KNO3CK-OUT HFpEF: This study is enrolling participants with a diagnosis of heart failure with preserved ejection fraction (HFpEF). This is a condition that causes patients to be short of breath and limited in what they can do in their daily lives. Currently, there are no approved drugs for this condition. Researchers are trying to find new therapies for this condition. The purpose of this study is to test whether Potassium Nitrate (KNO3) will improve how people with HFpEF can exercise. In HFpEF, patients are limited in their ability to do all the things they want to do, and exercise as much as they would like, due to becoming tired and short of breath early. We do not know exactly why these limitations occur. There is some evidence that in addition to problems with the heart, patients with HFpEF also have problems with their arteries and muscles that affect their ability to exercise. Potassium Nitrate has been shown to improve how muscles work and also improve blood flow to working muscles in the body in healthy individuals. We previously conducted a pilot study with our KNO3 pills and found them to be safe in subjects with HFpEF. We would like to now study our pills in a large study to see if we can improve exercise in HFpEF. The use of Potassium Nitrate in this study is investigational. Potassium Nitrate has not been approved by the Food and Drug Administration (FDA) for the use being evaluated in this study.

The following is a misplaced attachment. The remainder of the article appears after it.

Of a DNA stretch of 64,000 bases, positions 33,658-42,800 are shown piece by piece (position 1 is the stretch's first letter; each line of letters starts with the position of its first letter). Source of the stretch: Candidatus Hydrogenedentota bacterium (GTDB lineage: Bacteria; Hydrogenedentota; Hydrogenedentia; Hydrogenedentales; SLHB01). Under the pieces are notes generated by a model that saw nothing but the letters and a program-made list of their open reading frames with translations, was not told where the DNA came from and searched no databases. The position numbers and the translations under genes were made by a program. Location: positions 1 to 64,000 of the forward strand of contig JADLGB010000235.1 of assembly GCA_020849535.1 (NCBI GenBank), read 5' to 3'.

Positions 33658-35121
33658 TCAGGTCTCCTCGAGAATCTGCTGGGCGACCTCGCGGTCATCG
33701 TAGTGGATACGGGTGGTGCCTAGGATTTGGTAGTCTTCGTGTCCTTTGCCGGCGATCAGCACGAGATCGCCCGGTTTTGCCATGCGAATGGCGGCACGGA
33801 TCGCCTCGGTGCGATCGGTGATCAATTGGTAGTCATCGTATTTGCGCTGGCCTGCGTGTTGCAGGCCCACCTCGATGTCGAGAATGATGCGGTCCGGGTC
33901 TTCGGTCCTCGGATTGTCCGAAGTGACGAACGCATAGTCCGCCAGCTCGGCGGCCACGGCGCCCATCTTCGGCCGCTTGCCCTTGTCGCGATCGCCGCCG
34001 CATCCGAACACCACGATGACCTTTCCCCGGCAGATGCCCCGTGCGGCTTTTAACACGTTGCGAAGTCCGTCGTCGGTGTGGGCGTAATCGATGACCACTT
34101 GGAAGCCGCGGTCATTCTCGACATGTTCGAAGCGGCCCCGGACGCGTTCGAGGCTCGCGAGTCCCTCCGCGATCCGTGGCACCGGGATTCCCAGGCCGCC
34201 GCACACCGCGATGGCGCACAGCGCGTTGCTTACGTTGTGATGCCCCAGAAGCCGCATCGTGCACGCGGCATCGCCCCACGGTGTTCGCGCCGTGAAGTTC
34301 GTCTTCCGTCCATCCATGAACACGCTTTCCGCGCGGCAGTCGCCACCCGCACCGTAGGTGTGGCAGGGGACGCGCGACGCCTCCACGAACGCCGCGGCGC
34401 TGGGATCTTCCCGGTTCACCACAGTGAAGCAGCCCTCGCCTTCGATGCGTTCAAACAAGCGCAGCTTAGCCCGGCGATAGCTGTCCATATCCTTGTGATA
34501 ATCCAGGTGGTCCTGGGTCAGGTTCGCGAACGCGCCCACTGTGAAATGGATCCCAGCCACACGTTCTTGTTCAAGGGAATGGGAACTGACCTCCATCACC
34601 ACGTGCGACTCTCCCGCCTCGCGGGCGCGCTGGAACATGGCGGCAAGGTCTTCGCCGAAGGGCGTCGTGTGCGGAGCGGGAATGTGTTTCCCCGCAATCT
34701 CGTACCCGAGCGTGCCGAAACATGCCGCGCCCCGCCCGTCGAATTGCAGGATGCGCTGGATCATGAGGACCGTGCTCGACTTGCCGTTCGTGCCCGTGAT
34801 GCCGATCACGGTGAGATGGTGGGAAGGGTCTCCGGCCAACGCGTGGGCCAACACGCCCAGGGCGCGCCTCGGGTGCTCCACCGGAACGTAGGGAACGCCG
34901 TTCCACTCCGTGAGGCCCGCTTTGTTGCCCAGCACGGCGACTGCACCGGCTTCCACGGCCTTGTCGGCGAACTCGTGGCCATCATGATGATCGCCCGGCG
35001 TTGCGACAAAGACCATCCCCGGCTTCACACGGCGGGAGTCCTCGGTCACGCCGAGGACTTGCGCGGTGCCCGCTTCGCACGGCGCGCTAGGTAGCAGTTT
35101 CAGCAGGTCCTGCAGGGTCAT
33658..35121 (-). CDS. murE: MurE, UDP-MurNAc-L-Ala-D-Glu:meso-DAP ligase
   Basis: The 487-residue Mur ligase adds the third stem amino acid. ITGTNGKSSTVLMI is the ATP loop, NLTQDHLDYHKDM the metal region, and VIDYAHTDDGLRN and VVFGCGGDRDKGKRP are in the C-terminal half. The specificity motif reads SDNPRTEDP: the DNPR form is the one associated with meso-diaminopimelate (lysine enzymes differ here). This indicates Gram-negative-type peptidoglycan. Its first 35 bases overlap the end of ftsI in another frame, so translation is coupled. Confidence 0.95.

Impact of Hemodynamic Ramp Test-Guided HVAD RPM and Medication Adjustments on Exercise Tolerance and Quality of Life: A Multicenter Study
Ramp-It-Up: This study is enrolling patients with a recently implanted left ventricular assist device (LVAD) device. Patients with an LVAD undergo routine test…